Biden emphasized that he’s “truly glad to see that two and a half million Americans have gotten their jobs back. For those families, it’s a sigh of relief.”


But taking aim at Trump, he said “I was disturbed though to the see the president crowing this morning, basically hanging a ‘mission accomplished’ banner out there when there’s so much more work to be done. So many Americans are still hurting. More than 20 million Americans, one out of every seven workers, is still out of work. For an enormous swath of our country, their dreams are still on hold and they’re still struggling to put food on the table and wondering what will happen tomorrow.”

Biden -- who made his comments in an address at Delaware State University, a historically black school -- noted the racial disparities in the jobs report, saying that black unemployment went up and Latino unemployment jumped.

“While temporary layoffs went down, permanent layoffs went up,” Biden emphasized. “Donald Trump still doesn't get it. He’s out there spiking the ball, completely oblivious to the tens of millions of people who are facing the greatest struggle of their lives. These folks aren’t feeling any less pain today than they were yesterday.”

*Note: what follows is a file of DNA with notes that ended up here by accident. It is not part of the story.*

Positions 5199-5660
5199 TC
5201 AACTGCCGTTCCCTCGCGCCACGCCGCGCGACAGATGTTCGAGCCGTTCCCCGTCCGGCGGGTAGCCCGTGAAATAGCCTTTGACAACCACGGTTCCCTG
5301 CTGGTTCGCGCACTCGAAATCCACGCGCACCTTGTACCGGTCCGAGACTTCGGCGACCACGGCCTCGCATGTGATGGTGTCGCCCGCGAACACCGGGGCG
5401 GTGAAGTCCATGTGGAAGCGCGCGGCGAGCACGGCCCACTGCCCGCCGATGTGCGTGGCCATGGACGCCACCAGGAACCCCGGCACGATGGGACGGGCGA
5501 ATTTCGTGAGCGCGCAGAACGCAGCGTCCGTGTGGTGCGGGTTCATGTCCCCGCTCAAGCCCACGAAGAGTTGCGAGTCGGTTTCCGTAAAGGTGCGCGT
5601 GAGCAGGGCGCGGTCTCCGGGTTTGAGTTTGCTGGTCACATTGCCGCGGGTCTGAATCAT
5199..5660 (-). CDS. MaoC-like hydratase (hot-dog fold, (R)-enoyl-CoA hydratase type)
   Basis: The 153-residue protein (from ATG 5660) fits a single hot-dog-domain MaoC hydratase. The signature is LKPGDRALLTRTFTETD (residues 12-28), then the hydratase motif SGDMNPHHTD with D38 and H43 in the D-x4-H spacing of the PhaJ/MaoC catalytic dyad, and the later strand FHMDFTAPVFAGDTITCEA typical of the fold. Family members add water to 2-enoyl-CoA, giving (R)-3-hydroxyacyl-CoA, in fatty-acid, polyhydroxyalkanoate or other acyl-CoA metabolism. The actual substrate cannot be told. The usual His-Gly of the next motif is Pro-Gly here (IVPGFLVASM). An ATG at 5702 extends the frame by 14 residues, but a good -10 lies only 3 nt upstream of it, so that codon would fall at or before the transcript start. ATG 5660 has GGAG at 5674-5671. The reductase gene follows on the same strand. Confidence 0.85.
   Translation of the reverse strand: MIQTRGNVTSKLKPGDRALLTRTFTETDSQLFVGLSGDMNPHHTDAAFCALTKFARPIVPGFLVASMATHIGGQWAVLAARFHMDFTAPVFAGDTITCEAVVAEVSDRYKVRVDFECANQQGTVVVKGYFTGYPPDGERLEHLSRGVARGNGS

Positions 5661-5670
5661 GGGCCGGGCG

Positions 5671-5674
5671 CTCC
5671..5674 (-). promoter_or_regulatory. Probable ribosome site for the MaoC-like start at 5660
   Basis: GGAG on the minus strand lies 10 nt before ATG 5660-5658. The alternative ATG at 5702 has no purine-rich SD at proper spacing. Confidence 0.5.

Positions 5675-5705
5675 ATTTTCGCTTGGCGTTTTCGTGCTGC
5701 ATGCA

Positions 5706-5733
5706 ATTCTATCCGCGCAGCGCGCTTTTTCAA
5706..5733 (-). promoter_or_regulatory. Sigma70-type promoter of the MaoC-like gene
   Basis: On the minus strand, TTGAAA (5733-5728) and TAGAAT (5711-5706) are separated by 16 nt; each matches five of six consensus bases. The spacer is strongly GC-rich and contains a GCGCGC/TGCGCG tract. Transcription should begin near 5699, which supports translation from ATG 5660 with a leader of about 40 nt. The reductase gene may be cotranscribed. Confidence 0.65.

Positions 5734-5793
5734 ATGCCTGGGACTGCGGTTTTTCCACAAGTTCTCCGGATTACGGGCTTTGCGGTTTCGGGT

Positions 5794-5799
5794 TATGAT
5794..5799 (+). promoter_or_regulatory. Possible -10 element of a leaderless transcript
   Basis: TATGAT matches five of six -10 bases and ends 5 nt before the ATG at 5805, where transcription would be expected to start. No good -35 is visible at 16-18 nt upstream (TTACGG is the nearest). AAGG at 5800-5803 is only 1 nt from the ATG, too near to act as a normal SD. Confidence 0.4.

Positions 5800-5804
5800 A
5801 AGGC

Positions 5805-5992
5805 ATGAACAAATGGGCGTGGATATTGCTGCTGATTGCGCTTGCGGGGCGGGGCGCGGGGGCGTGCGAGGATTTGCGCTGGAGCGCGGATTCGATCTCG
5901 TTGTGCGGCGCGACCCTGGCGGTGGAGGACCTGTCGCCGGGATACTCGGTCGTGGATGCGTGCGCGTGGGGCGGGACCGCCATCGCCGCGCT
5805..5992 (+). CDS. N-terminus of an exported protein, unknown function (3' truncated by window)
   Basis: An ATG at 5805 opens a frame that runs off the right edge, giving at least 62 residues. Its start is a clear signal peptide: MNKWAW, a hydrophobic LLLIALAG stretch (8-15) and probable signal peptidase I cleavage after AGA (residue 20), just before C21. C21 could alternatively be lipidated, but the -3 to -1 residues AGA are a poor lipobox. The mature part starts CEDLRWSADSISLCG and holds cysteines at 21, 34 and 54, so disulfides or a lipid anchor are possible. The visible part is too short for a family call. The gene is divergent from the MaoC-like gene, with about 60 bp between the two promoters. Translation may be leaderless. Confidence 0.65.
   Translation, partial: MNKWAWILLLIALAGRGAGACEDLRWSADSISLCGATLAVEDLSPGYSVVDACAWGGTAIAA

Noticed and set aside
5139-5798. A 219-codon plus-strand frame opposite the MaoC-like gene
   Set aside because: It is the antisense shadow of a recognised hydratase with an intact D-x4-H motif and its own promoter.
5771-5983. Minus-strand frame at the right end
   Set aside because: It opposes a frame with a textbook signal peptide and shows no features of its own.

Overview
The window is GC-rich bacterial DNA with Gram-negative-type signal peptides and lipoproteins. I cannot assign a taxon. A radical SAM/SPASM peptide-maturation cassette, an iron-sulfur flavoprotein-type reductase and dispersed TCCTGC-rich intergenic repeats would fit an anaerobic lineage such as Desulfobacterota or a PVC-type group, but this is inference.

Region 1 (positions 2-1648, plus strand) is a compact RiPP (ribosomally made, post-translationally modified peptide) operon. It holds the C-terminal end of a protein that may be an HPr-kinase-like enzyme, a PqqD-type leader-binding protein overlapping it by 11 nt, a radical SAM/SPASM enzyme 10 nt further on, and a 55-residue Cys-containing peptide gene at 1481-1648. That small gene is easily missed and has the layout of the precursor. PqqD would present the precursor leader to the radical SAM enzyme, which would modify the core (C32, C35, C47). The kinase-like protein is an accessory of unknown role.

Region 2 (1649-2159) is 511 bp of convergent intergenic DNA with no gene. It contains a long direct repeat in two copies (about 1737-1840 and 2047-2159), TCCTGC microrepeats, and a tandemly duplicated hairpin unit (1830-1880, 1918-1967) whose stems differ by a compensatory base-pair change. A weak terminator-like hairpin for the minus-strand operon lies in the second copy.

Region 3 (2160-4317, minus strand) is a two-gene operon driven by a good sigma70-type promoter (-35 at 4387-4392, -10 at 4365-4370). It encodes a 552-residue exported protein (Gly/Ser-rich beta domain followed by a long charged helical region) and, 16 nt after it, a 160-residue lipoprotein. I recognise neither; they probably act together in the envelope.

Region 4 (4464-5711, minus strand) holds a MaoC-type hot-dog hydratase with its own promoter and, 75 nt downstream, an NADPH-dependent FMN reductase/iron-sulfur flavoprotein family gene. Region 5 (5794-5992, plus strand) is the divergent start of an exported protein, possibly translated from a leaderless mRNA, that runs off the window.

And he charged that “a president who takes no responsibility for costing millions and millions of Americans their jobs deserves no credit when a fraction of them return.”


The president – during his comments – referenced George Floyd. The 46-year-old black man’s death last week--after a white Minneapolis police officer put his knee on the handcuffed Floyd’s neck for nearly 9 minutes--sparked peaceful protests as well as violent clashes and rioting that are still causing unrest in cities across the nation.

“Hopefully, George is looking down right now and saying there’s a great thing happening for our country,” Trump said. “There’s a great day for him, a great day for everybody. This is a great day for everybody. This is a great, great day in terms of equality.”

It was unclear what the president was referring to when he said “great thing.”